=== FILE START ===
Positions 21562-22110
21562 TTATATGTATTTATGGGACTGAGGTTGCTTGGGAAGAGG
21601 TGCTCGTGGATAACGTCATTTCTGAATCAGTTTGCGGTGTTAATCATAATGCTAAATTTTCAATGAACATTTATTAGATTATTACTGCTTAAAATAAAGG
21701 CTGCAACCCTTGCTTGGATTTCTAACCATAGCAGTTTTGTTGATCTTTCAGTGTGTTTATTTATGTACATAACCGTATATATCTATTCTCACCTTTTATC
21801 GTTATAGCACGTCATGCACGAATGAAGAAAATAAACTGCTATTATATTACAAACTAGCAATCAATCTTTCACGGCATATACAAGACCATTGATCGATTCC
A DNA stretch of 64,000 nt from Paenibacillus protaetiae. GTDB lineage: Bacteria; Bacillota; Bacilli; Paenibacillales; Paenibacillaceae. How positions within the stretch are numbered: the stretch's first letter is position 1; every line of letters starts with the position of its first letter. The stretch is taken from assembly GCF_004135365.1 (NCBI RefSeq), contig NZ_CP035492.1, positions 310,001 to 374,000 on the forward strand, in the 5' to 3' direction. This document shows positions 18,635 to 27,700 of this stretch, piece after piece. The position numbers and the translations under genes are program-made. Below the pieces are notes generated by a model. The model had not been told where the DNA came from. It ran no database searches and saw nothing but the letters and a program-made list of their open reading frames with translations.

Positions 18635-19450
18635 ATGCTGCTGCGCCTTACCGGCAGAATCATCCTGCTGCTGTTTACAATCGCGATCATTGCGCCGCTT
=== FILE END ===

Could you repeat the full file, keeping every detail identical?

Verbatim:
Positions 21562-22110
21562 TTATATGTATTTATGGGACTGAGGTTGCTTGGGAAGAGG
21601 TGCTCGTGGATAACGTCATTTCTGAATCAGTTTGCGGTGTTAATCATAATGCTAAATTTTCAATGAACATTTATTAGATTATTACTGCTTAAAATAAAGG
21701 CTGCAACCCTTGCTTGGATTTCTAACCATAGCAGTTTTGTTGATCTTTCAGTGTGTTTATTTATGTACATAACCGTATATATCTATTCTCACCTTTTATC
21801 GTTATAGCACGTCATGCACGAATGAAGAAAATAAACTGCTATTATATTACAAACTAGCAATCAATCTTTCACGGCATATACAAGACCATTGATCGATTCC
A DNA stretch of 64,000 nt from Paenibacillus protaetiae. GTDB lineage: Bacteria; Bacillota; Bacilli; Paenibacillales; Paenibacillaceae. How positions within the stretch are numbered: the stretch's first letter is position 1; every line of letters starts with the position of its first letter. The stretch is taken from assembly GCF_004135365.1 (NCBI RefSeq), contig NZ_CP035492.1, positions 310,001 to 374,000 on the forward strand, in the 5' to 3' direction. This document shows positions 18,635 to 27,700 of this stretch, piece after piece. The position numbers and the translations under genes are program-made. Below the pieces are notes generated by a model. The model had not been told where the DNA came from. It ran no database searches and saw nothing but the letters and a program-made list of their open reading frames with translations.

Positions 18635-19450
18635 ATGCTGCTGCGCCTTACCGGCAGAATCATCCTGCTGCTGTTTACAATCGCGATCATTGCGCCGCTT